Kouchner vows to fight Islamists after killing of French hostage
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French Foreign Minister Bernard Kouchner said after talks with Mauritania's President Mohamed Ould Abdel Aziz on Monday that France would fight Islamic extremism in the region following the killing of a French hostage by an al Qaeda group.
AFP - Foreign Minister Bernard Kouchner pledged on Monday that France would keep working with Mauritania to fight Islamic extremists after an Al-Qaeda group announced the killing of a French hostage.
Kouchner was speaking from Nouakchott after talks with Mauritanian President Mohamed Ould Abdel Aziz over the crisis provoked by the killing in Mali by an al-Qaeda group of French hostage Michel Germaneau.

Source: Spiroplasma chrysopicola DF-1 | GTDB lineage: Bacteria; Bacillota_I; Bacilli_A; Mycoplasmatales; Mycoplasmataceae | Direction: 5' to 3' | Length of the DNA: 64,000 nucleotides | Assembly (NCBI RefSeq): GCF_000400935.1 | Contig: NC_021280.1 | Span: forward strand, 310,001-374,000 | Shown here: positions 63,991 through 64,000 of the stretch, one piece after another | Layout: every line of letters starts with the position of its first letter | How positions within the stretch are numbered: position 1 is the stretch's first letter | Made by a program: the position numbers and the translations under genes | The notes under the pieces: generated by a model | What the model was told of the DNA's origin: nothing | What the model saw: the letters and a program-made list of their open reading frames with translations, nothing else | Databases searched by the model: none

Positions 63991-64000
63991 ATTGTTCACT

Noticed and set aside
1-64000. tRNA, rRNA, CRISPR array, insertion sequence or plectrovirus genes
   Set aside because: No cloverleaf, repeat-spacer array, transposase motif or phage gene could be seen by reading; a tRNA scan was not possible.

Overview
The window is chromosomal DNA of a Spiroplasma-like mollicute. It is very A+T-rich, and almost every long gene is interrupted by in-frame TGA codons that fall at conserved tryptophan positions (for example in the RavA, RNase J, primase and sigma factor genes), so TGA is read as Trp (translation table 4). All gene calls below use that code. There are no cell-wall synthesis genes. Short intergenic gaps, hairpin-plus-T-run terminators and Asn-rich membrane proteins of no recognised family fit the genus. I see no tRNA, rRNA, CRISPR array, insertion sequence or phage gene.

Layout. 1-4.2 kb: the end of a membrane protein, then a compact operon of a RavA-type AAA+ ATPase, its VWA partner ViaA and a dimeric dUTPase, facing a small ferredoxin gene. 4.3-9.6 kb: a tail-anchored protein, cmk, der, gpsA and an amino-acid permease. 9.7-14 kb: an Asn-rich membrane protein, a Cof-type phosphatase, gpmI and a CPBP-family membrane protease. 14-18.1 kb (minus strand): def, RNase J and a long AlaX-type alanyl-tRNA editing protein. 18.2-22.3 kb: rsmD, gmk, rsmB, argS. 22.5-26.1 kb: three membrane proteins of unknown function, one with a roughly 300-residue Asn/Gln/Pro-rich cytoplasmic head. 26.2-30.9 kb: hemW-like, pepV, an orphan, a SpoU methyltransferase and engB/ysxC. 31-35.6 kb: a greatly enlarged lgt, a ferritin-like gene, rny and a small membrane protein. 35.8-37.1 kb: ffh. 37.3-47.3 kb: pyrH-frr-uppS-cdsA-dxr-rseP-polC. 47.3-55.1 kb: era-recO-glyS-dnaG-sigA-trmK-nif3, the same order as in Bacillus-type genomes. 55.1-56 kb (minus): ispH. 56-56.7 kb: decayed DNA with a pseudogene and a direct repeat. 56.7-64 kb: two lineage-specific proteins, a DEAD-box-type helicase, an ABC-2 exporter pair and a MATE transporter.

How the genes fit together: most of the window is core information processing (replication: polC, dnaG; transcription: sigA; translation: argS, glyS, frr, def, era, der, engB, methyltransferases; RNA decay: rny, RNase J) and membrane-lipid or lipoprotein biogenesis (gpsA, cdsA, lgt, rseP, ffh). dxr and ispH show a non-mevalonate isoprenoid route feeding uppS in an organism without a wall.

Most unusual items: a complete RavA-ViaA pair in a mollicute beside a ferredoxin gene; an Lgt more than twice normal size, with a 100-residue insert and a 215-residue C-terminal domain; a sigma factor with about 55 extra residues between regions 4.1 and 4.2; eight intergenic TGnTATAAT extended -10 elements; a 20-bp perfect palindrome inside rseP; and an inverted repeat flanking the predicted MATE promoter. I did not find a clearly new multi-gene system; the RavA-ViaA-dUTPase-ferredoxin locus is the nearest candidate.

"Our joint efforts will continue, the fight risks beging long but we will continue it," he said.
"It is a difficult struggle that your country has taken on," he told his hosts.
"Mauritania can count on the support of France in its fight against extremism," he added, recalling that the two countries had already signed agreements to that effect.
"The Sahel-Saharan strip will not be left to bands of terrorists, to arms arms and drugs traffickers," he added.
Kouchner was due later Monday at the French embassy to meet members of the French community there before heading on to neighbouring Mali and later Niger, where AQIM is also active and where the elderly aid worker was kidnapped.
French President Nicolas Sarkozy on Monday announced Kouchner's visit, after the execution on Saturday in Mali of Germaneau, 78, by Al-Qaeda of the Islamic Maghreb (AQIM), which had held him since April.
The execution followed a failed bid by French and Mauritanian troops to rescue Germaneau, when they launched a raid in the Malian desert against an AQIM group.
President Nicolas Sarkozy vowed to avenge the murder of Germaneau in a statement issued Monday.
He also warned French nationals to avoid the troubled Sahel desert region running through Mauritania, Mali, Niger and southern Algeria.